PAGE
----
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A groundbreaking study of the public art collective Smokehouse Associates, whose abstract works transformed New York's Harlem community in the late 1960s Between 1968 and 1970, the artist collective Smokehouse Associates transformed Harlem with vibrant, community-oriented abstract murals and sculptures. Established by William T. Williams and including Melvin Edwards, Guy Ciarcia, and Billy Rose, Smokehouse grew to encompass a range of creative practitioners united around the revolutionary potential of public art.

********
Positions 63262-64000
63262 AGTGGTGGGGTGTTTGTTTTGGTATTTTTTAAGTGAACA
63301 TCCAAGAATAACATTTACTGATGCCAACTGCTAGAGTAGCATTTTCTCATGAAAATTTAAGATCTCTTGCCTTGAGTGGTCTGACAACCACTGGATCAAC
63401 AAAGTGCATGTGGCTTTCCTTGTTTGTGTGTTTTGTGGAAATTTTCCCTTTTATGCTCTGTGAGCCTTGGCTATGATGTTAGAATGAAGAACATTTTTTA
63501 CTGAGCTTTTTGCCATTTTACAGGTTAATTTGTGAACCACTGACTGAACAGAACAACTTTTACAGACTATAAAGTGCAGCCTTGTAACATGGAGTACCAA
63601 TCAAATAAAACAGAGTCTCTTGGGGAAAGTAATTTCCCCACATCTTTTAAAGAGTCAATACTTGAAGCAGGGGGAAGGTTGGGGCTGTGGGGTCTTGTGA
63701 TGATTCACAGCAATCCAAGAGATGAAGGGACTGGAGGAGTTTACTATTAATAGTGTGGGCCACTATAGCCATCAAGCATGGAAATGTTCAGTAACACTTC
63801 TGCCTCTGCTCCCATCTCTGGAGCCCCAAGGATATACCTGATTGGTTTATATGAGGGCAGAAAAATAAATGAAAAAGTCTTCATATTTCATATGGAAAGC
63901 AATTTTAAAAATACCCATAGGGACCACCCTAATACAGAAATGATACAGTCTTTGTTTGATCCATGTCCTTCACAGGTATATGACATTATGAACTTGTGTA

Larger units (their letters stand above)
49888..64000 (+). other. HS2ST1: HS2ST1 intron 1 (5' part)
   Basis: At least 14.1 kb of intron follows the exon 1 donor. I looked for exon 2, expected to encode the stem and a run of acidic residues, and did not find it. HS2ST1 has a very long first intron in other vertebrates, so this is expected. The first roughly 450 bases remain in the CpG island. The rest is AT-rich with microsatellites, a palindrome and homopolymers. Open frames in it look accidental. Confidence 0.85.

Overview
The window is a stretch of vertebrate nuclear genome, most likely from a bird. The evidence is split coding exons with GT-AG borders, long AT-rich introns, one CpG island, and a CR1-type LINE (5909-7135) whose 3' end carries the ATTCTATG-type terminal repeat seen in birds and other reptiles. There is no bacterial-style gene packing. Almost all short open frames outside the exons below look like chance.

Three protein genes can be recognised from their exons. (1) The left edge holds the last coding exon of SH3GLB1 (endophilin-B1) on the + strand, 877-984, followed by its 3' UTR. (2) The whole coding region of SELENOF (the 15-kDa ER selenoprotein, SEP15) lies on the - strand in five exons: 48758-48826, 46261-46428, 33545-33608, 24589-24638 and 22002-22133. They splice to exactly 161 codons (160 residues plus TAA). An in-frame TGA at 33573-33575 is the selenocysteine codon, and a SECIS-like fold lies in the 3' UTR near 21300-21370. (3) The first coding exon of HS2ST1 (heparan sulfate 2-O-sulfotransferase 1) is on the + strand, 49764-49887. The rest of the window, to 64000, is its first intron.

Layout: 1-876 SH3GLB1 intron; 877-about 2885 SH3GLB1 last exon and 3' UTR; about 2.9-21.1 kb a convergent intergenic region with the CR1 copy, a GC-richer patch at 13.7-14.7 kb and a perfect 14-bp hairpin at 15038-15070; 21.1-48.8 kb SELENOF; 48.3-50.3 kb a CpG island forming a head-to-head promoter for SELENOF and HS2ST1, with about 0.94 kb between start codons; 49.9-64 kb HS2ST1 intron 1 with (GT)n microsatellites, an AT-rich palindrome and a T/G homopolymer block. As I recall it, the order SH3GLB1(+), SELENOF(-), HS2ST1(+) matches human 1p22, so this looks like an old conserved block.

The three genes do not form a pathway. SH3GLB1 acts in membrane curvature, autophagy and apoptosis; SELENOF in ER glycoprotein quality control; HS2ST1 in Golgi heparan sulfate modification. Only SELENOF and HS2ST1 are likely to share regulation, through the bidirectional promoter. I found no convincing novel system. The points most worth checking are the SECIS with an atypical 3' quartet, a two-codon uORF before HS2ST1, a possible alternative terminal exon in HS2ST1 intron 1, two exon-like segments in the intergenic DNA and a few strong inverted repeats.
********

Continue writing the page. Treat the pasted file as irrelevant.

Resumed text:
Though relatively unknown today, Smokehouse was ambitious in its scale, community engagement, and interaction with the built environment. Published over fifty years after the collective’s founding, Smokehouse Associates offers the first critical examination of the group’s work. Eric Booker provides a historical overview of the collective; Charles Davis II and James Trainor delve into contextual histories of public art, urban design, and architecture; and an artist roundtable moderated by Ashley James presents critical reflections. With previously unpublished images and ephemera and a rich chronology, Smokehouse Associates serves as a sourcebook that expands the narrative of public art and social practice in the United States to include the contributions of artists of African descent.